The closing song of each rehearsal, meeting, convention we do as barbershoppers is "Keep the Whole World Singing". There is little more inspiring, at the end of a contest, to hear several hundred voices singing that song en masse. Puts goose bumps on the arm! Some chapters in the Society add "It's great to be a barbershopper!" at the end of the song. Our chapter/chorus does, and it is not only a proclamation, it is the true feeling of being in this wonderful singing fraternity.
Since returning from my hiatus at the beginning of the year, I have been reminded of just how great that is. Every rehearsal, every event, anything to do with barbershopping is simply... great.
In my nearly eight years in the "hobby", I have sung in pickup quartets, Novice quartets, workshop quartets, etc., but have not been a member of a performing quartet. A group that sings "gigs" for general public consumption. Sure, some of the other foursomes do songs in front of the public, but on a limited basis, and mostly for insiders.
Last summer, two members of His Story IV, (shown here in an earlier PR photo, with the original bass.) suggested that they might want to try me out at bass. The roots of this quartet go twenty years, three of the guys singing together for that long a time. Their original bass left town, only to return and join a new quartet. The remaining three tried a few guys, but the blend just was not to their satisfaction. A half a year later, Bob and Perry made good on the original offer, asking if I might want to sing with them for the annual "Valengrams" singing Valentine program. Like literally hundreds of quartets throughout the nation, we deliver singing Valentines to the objects of the purchaser's affection. Always a fun day, and probably the Barbershop Harmony Society's biggest single day.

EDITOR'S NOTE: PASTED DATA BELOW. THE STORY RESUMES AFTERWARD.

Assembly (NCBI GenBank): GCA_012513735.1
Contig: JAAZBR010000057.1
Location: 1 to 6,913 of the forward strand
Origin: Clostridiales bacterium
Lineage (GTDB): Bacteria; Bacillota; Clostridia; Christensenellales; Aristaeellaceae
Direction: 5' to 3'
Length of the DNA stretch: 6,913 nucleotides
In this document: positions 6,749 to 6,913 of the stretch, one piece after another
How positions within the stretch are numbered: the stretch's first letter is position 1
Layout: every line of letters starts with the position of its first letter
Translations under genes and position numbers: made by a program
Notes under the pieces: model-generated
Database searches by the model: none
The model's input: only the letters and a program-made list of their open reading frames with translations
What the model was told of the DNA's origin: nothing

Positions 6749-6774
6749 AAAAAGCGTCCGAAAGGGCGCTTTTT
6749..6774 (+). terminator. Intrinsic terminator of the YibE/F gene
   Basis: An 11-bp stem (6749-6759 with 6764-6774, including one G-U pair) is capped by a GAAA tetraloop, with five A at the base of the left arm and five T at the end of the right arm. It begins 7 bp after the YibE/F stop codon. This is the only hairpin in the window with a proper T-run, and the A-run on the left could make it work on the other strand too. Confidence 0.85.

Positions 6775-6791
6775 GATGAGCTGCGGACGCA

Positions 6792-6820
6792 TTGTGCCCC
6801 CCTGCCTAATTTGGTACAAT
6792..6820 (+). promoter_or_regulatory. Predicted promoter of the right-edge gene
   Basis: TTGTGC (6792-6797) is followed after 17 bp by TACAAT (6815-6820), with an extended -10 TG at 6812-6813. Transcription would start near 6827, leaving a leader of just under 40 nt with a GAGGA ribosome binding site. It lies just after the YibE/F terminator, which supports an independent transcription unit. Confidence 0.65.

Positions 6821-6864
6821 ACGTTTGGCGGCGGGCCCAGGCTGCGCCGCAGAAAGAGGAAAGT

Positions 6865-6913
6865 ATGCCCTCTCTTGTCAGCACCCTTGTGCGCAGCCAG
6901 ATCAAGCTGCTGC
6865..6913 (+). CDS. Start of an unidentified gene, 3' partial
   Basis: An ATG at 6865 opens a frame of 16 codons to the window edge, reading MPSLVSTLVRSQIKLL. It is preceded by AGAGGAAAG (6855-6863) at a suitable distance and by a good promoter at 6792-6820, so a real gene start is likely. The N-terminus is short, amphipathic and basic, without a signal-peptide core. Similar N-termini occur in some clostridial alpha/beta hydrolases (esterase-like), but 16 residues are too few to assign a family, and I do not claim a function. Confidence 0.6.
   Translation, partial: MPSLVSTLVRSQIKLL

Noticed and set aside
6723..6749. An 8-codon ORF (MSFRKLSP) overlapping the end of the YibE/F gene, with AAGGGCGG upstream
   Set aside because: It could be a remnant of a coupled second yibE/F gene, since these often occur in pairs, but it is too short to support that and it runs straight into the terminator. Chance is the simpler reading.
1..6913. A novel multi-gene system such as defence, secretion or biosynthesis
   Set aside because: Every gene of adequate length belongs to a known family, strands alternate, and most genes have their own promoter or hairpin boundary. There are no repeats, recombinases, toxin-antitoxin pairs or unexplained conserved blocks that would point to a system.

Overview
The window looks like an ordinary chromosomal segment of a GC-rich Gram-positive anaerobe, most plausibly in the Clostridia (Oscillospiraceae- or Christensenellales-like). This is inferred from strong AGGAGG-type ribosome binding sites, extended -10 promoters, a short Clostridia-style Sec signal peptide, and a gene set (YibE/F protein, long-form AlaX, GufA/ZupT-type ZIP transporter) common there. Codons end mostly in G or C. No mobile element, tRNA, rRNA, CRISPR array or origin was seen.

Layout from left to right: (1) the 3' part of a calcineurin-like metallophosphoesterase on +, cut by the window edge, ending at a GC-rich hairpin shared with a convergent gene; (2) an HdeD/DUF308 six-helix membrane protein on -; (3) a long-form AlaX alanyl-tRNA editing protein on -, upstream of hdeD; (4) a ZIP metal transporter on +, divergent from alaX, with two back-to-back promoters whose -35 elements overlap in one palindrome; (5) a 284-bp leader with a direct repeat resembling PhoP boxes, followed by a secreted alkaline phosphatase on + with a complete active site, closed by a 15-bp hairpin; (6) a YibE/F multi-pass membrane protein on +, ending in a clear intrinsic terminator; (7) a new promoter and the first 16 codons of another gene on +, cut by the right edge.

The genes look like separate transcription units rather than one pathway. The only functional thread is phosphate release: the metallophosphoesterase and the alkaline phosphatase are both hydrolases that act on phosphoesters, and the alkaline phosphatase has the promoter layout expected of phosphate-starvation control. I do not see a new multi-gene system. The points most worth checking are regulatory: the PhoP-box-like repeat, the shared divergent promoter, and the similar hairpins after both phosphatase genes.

So we got ourselves together, went over the two primary Valentine's songs, a few others, and went out for a day of fun. And boy did we have some fun and great stories to tell. I pretty much figured that might all I would have to do with "HSIV", until they asked if I would sing with them for a requested eightieth birthday party.
Over the course of the next few weeks, we had some rehearsals, established a set and off we went to entertain for a party of about 40 people, in a local chain restaurant. My words on this web log will only begin to express the pure thrill I had in that restaurant's private banquet room that day. There is always the risk that you go on stage and flop. That despite all practice, rehearsal, performance planning etc., the audience just won't like you. Blessedly, that was not the case at all. These folks were excited about what we were going to do, and they showed it. And we did not disappoint either! From the opening "Hello" bell chord (taken from the intro to Coney Island Baby) to the final "May God hold you in the palm of His hand" from The Irish Blessing, the group seemed to enjoy every moment.
This was in no small part due to someone I realized might be the most consummate showman I have ever seen, or at least worked with. Tenor Bob Greenhalgh, our "MC" can read an audience like no one can. He can play off each individual AND each quartet member. Nothing scripted save for the set list, our "intro to barbershop" routine, and the swearing in to the "Honorary Wild Irish Rose Society". Everything else was pure improvisational comedy. Bob let every quartet member play into his stuff, even turning a real blunder of forgetting my solo part into an hilarious event that seemed part of the show itself!
With our closing song, we could not get away. In, what I understand to be the first requested encore, we stayed for one more song, a parody of "The Battle Hymn of the Republic" that described the comedy that is aging. The party had a professional photographer shooting, so I am hoping he will send along a few shots of the quartet. (update.... here are two!)
As Bob presented us the new printing of business cards, my name was on it. Well, I guess I am in a quartet now. And thrilled to be a part of it. I guess I will have to behave!